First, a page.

Saturday, December 5, 2009

Role Playing vs. Action vs. Utility: Games Win!

In the late 1980's, SSI worked out a licensing deal with TSR to produce official Advanced Dungeons & Dragons software for home computers.  Many fondly remember Pool of Radiance, which launched the long and successful Gold Box series of D&D RPGs, and some have played the more action-oriented Heroes of the Lance, later ported to the NES.  But Dungeon Masters Assistant: Volume I: Encounters has largely been forgotten, even though it was given equal billing in this 1989 magazine ad:

The original pencil-and-paper version of AD&D continues to survive, but part of the pleasure and contrast with computer-based dungeoneering comes from the rolling of physical dice and, yes, the employment of pencils and paper.  The utility program must have sold reasonably well, as SSI later released a second title, Volume II: Characters & Treasures.  But in the pre-Mac/Windows era, switching back and forth between two floppy-disk-based utility/database programs had to have been a huge, cumbersome pain, and I can't imagine any Dungeon Master worth his or her salt booting these up during an actual campaign.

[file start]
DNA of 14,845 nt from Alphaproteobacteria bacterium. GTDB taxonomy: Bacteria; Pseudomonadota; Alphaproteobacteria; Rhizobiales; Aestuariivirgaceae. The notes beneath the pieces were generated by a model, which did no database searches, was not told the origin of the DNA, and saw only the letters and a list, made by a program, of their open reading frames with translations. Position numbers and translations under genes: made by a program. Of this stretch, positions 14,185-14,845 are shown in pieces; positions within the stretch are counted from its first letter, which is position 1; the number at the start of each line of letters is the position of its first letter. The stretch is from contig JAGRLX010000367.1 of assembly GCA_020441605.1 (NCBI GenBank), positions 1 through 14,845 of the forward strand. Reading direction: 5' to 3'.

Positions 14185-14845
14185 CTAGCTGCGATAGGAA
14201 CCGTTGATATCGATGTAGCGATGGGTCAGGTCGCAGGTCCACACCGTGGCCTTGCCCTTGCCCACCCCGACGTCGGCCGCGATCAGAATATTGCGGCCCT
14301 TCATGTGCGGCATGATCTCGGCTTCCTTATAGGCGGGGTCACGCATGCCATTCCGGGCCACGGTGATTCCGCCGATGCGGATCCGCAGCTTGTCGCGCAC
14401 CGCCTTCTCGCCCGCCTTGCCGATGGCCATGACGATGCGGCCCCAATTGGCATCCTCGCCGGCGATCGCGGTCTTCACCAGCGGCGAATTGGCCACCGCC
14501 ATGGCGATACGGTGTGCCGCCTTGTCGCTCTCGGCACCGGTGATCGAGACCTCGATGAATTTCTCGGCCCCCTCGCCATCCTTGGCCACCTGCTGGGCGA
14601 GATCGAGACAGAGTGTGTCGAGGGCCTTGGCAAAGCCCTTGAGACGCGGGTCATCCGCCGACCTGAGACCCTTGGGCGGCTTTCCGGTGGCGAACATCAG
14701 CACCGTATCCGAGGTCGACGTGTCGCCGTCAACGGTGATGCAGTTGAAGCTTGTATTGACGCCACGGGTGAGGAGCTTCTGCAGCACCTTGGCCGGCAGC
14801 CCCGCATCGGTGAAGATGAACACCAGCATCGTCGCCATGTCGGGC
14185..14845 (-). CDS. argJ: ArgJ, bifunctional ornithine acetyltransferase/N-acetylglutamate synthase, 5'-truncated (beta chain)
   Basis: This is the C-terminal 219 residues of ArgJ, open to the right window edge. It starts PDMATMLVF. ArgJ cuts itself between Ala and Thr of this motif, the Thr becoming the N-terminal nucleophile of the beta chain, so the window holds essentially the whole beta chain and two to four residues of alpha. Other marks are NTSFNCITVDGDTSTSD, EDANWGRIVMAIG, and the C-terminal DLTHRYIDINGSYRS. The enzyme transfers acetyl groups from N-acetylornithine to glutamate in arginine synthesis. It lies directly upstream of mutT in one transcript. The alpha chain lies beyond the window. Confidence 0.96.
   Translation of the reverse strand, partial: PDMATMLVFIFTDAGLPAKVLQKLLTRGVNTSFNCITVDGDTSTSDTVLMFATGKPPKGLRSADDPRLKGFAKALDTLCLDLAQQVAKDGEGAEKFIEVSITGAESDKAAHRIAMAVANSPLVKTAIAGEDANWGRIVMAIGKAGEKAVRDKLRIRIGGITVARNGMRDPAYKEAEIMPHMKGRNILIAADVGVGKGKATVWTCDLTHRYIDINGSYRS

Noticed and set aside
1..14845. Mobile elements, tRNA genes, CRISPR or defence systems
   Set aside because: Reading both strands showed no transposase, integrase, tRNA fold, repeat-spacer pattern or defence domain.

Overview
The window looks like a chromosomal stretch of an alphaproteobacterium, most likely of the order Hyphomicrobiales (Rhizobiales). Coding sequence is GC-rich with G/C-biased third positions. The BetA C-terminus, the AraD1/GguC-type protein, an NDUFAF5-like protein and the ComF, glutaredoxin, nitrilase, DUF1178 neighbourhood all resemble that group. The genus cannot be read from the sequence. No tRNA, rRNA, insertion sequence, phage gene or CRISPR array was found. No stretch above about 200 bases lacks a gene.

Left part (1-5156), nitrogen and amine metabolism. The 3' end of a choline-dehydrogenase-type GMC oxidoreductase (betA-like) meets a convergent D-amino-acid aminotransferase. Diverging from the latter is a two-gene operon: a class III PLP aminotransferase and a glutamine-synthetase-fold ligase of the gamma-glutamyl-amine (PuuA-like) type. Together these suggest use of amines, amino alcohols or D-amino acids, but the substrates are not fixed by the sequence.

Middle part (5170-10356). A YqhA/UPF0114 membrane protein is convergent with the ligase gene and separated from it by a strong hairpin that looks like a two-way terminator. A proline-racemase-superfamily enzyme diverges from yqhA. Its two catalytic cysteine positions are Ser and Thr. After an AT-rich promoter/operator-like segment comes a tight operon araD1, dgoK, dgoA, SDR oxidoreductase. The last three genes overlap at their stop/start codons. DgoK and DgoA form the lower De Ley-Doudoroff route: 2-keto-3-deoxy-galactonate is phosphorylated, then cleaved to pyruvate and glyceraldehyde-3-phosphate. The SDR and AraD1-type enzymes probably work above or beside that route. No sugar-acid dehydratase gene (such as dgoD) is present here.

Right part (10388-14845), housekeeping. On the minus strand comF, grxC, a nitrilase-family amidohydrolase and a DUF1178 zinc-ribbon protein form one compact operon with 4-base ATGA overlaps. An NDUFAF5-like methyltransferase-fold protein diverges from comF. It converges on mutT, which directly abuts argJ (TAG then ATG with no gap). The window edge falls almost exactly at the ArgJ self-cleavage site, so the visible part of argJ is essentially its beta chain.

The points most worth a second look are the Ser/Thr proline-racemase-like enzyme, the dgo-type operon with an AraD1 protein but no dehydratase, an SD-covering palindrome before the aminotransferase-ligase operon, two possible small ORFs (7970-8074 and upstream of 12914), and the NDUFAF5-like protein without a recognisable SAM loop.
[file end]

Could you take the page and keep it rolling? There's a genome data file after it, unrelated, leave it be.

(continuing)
One has to give credit to SSI for making the most of the AD&D license, but years later, it's the games that still hold our interest.

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